Start your year with some feminist sci-fi

Get inspired this year with one of these kick-ass book recommendations from our digital marketing manager, Lian Hingee.


The Power by Naomi Alderman

Naomi Alderman’s brilliant novel about the corrosive nature of power took home the 2017 Baileys Women’s Prize for Fiction. Set in a not-too-distant future where young women have evolved the ability generate and conduct electricity through their fingertips, The Power is full of observations on gender politics, power, religion and violence.


The Handmaid’s Tale by Margaret Atwood

Margaret Atwood’s classic book was originally published in 1985 in the wake of the election of President Reagan and the rise of the religious right in the United States. Is it any wonder that this powerful novel is enjoying a resurgence in our post-Trump world where women once again have to fight for the right to control their own bodies, careers and destinies?


Future Home of the Living God by Louise Erdrich

Future Home of the Living God is the new book from the award-winning author Louise Erdrich. Erdrich began writing her dystopian novel in 2002 after George W. Bush reinstated the ‘global gag rule’ banning funding to health-care organisations that offered abortions or abortion counselling. In 2016, with women’s reproductive rights back in the firing line, Erdich decided it was time to revisit her manuscript about a pregnant woman who is alone in a world that is somehow devolving. This is a fascinating – if terrifying – read.


The Core of the Sun by Johanna Sinisalo (translated by Lola Rogers)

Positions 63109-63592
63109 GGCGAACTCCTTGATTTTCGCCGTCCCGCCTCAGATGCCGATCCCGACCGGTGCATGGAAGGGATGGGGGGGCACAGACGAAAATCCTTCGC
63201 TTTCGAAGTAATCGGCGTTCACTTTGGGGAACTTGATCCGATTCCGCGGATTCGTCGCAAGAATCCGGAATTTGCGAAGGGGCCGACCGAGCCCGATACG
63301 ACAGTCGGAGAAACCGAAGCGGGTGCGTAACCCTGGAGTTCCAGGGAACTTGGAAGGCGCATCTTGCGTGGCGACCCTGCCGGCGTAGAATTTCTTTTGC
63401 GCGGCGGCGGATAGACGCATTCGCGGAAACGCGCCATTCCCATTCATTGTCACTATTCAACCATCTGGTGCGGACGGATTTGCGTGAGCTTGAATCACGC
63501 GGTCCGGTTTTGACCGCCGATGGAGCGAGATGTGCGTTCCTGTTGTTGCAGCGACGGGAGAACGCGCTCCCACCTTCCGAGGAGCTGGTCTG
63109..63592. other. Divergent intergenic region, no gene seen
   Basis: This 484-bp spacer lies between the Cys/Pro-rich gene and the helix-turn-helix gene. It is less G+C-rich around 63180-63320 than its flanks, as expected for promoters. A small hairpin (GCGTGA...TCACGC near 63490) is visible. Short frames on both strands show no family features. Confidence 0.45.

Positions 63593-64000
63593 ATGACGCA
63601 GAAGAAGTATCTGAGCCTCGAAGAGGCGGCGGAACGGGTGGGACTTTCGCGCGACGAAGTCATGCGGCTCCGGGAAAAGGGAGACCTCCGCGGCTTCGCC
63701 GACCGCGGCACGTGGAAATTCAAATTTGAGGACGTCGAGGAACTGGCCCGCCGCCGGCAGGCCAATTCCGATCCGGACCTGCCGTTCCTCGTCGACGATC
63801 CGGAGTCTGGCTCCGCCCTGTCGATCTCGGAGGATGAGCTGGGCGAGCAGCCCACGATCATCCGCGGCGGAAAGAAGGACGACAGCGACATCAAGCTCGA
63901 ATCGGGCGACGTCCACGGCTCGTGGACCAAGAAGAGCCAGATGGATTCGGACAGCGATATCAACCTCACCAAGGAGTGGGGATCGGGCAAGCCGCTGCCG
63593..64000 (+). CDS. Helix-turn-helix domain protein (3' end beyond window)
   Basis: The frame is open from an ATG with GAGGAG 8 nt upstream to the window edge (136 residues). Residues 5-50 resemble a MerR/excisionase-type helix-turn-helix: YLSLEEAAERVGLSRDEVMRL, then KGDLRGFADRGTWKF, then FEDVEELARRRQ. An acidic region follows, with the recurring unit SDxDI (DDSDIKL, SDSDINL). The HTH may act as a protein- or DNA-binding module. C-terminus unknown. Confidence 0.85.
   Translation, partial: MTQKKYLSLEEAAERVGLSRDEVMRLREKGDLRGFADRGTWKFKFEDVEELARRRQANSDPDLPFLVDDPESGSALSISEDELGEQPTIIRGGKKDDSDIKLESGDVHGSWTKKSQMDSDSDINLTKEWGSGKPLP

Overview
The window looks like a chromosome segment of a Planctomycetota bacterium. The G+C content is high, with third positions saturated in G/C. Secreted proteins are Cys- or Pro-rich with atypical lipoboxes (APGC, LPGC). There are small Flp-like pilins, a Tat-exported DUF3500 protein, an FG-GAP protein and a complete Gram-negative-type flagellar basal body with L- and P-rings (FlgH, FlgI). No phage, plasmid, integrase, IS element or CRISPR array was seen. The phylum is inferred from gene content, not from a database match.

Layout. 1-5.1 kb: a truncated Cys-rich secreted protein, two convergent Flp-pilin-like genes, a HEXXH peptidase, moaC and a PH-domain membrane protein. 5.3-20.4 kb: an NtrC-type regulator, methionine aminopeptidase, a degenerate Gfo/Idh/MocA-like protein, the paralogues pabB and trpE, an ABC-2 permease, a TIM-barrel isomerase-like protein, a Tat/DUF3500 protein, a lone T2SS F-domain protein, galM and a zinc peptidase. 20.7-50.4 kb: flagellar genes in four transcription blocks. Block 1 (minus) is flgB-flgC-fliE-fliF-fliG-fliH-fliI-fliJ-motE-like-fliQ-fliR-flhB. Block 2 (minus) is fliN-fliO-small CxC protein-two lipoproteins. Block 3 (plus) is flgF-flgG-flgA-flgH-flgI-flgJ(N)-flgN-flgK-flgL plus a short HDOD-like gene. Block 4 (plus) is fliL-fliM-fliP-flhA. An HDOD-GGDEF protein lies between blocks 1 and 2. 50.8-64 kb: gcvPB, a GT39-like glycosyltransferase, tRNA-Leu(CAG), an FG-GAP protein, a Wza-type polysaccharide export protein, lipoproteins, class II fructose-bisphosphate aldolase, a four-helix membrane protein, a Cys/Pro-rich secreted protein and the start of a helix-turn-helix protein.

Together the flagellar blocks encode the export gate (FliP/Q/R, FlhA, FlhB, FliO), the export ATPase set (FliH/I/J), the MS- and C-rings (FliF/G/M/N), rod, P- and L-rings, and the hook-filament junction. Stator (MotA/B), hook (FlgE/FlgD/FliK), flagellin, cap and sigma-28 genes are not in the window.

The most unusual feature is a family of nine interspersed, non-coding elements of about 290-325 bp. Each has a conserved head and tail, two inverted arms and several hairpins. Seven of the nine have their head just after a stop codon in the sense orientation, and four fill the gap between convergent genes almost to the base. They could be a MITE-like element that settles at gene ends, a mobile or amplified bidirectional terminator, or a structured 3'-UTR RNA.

Finnish author Johanna Sinisalo’s novel imagines a world where women are strictly segregated into two different roles: the vapid eloi, who are bred for pleasure and procreation; and the headstrong morlocks, who are sterilised and used for menial labour. In her search for her missing sister, Vanna – a morlock, but ‘pretty’ enough to pass for an eloi – becomes involved with a hot pepper-worshipping cult, The Core of the Sun. This weird and wonderful novel was dreamed up by the same brain that wrote Iron Sky (Nazis on the moon).


The Book of Joan by Lidia Yuknavitch

The Book of Joan offers a retelling of the story of Joan of Arc. Set in 2049, Earth is almost uninhabitable, and we have been forced to evacuate to CIEL, a gigantic space station under the control of the bloodthirsty Jean de Men. A group of revolutionaries are determined to overthrow his dictatorship both of CIEL and on the remains of the planet by rallying behind the child-rebel, Joan.


Gather the Daughters by Jennie Melamed

In Gather the Daughters, 17-year-old Janey has been starving herself in an attempt to postpone Fruition, when she will officially be considered a woman and will be forced into marriage and childbearing. Janey lives in a patriarchal island community where traditional gender roles are strictly enforced, and women are viewed as little more than a man’s property to be used and discarded as needed. Over the course of one wild summer Janey and the other girls who live on the island begin to question the world in which they live.


Amatka by Karin Tidbeck

Karin Tidbeck’s bizarre and wonderful book Amatka started out as a amalgamation of poems, then a dream journal, and a collection of flash fiction, before the narrative resolved into a long-form novel. These strange beginnings are apt for a story about a world where reality itself is shaped by language. Researcher Vanja travels to the remote colony of Amatka where everything must be named, out loud, on a regular basis or it will dissolve into ‘gloop’. In a world where survival is totally dependent on an increasingly spread-thin community, Vanja’s reluctance to procreate isn’t just a failure, but a threat to the very fabric of society.

Find even more feminist sci-fi recommendations by browsing the collection below.

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Future Home of the Living God

Future Home of the Living God

Louise Erdrich

$29.99Buy now

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